The sun is bright as we park the cars, but the mountain ranges on each side of the glacier hold back dark, ominous rain clouds. The glacier stands before us, below the parking plateau, with what looks like a combination of dirt, large puddles and mud between us and the ice.

Descending from the parking lot, we see the dry dirt quickly turn to muck. We traverse the open swamp on metal walking boards just wider than a two foot stance. The crisscrossing of walk ways cover the glossy mud. We learn the glacier is below us, even though we see what looks like dirt and mud. Tens of feet below is the hard glacial ice. On top is a plasti-layer.   We carefully step off the platforms and our weight causes water to push up through the plastic mud-like layer around our shoes. Too much weight and the layer could break causing us to be stuck in something resembling quick sand.

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The plastic like layer of ice and mud is easy to get stuck in, so metal planks are used to traverse to the other side.

We continue towards an area covered in black gravel we find is glacial ice at the surface, covered in stone that has been ground and pushed up from the bottom of the glacier. The movement of the heavy ice grinds the stone and pushes it up. Here we adorn the crampons and begin to walk, our feet sticking in the ice like flies on flypaper. Newfound freedom on what instantly transitioned from mud to slick, white, ice.

As we walk and learn more about the glaciers, I set the Leica X-U to automatic exposure on the lowest ISO. I use an EV compensation of +2/3 stop and let the rubber lens cap dangle from the string attaching it to the body. I know the cover over the lens will protect it. Since the X-U only has the LCD on the back with no electronic or optical finder, I find myself holding it out so I can frame an image and making sure the autofocus spot is on the subject. This is a different stance for someone so used to rangefinders. Using various f/stops ranging from 2.0 to 8.0, I click away with no shortage of awe inspiring subject matter.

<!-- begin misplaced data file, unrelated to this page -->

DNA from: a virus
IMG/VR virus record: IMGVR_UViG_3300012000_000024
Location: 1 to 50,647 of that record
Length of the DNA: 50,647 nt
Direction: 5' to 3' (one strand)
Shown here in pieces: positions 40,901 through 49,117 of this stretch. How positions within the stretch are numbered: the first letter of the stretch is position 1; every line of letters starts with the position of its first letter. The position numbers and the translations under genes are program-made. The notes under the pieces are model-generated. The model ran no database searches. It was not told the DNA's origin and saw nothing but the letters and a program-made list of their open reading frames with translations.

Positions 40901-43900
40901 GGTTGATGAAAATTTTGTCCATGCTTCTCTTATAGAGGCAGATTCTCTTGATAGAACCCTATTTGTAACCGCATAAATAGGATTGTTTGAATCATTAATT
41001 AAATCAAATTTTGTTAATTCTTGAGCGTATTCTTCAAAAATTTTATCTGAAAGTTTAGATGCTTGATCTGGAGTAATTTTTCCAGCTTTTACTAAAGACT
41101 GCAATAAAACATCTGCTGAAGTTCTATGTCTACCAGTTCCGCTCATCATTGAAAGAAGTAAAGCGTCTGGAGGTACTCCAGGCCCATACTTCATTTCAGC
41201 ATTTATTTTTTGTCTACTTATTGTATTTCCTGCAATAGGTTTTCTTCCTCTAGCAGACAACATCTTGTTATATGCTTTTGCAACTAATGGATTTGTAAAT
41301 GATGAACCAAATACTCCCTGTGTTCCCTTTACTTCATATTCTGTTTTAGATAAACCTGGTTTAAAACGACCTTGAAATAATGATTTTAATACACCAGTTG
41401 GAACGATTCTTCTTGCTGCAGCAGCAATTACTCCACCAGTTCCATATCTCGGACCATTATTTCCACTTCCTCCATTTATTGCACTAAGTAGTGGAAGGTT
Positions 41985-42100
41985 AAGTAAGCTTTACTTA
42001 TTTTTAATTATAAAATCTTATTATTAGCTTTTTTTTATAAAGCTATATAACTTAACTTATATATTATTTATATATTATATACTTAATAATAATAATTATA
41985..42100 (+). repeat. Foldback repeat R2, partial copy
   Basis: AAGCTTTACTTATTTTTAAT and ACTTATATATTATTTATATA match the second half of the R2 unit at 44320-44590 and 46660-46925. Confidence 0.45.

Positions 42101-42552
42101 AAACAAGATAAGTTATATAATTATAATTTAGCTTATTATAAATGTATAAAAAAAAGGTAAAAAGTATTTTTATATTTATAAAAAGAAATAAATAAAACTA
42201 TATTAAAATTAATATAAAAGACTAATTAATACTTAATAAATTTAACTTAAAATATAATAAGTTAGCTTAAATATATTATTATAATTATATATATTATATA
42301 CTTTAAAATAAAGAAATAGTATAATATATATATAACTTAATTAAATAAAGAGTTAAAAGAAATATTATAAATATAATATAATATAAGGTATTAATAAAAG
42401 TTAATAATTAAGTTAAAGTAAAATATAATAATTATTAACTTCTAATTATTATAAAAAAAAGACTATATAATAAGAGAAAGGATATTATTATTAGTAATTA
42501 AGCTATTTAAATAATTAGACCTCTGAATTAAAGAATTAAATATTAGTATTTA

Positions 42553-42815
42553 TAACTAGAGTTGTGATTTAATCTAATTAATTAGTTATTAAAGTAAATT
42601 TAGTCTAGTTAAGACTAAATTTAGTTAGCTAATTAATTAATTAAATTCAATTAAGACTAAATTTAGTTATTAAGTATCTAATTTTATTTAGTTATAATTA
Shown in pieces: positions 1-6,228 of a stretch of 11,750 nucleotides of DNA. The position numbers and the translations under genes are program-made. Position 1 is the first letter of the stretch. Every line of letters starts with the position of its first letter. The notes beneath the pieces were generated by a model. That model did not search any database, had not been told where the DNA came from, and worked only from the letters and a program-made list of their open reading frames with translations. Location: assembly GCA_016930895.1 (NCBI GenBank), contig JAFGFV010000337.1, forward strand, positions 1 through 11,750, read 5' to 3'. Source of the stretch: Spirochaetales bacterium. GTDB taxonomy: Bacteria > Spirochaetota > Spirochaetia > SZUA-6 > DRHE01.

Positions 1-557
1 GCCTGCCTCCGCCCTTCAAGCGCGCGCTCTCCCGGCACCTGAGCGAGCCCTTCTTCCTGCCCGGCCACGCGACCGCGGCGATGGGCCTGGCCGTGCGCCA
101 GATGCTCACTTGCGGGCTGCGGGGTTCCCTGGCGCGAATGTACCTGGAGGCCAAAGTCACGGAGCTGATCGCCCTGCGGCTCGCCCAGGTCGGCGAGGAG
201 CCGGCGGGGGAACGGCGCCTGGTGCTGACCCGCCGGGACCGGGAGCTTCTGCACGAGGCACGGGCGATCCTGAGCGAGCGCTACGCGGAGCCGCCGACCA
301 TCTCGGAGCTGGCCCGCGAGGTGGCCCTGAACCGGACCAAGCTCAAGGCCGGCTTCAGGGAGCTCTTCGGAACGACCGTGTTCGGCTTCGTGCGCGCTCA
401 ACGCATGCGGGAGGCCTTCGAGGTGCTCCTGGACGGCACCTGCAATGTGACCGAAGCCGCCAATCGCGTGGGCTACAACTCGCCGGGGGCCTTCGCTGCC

We continue walking and I keep thinking the scenery could not improve. The temperature is chilly, but not too cold. The blue in the ice from the light shining through mixes with the black pepper flakes of dirt and rubble. Everything has crisp detail and varying tones from dark to light – nothing like I expected a large block of ice to show. The X-U captured the detail in the highlights and the shadows. Even with the APC sized sensor, the images looked crisp on the LCD.   The 23mm lens, equivalent to 35mm in full frame, allowed both close-up shots and sweeping wide angles. I feel like a 10 year old in a candy store.

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We learned the basics of using ice tools and crampons to climb glacial ice.

We spend a short time learning ice climbing with the crampons and ice tools (ice axes are not the same as ice tools we learn) and begin to climb an ice bank. I can attest that trusting spikes on shoes to hold you up while hammering a tool into the ice for the next step is harder than one might think. We climb a variety of ice walls, some tipping back towards us causing gravity to work against us; and some with vertical ridges making use of the crampons more challenging. The guides are patient teachers and work well with everyone.

Moving on, we hike in an around the ice mountains. Deep crevasses border one side with hues of blue going down below. Some of the ice glistens in the sunshine melting into channels of water that are either inches deep or a hundred feet deep. The ice and debris make it impossible to tell. The X-U captures it all with precision and little effort. Simply a shutter speed or f/stop change and more images feed to the SD card.

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A boulder larger than a person is balanced on the ice in a crevasse. As the weather changes and ice melts, the boulder will fall.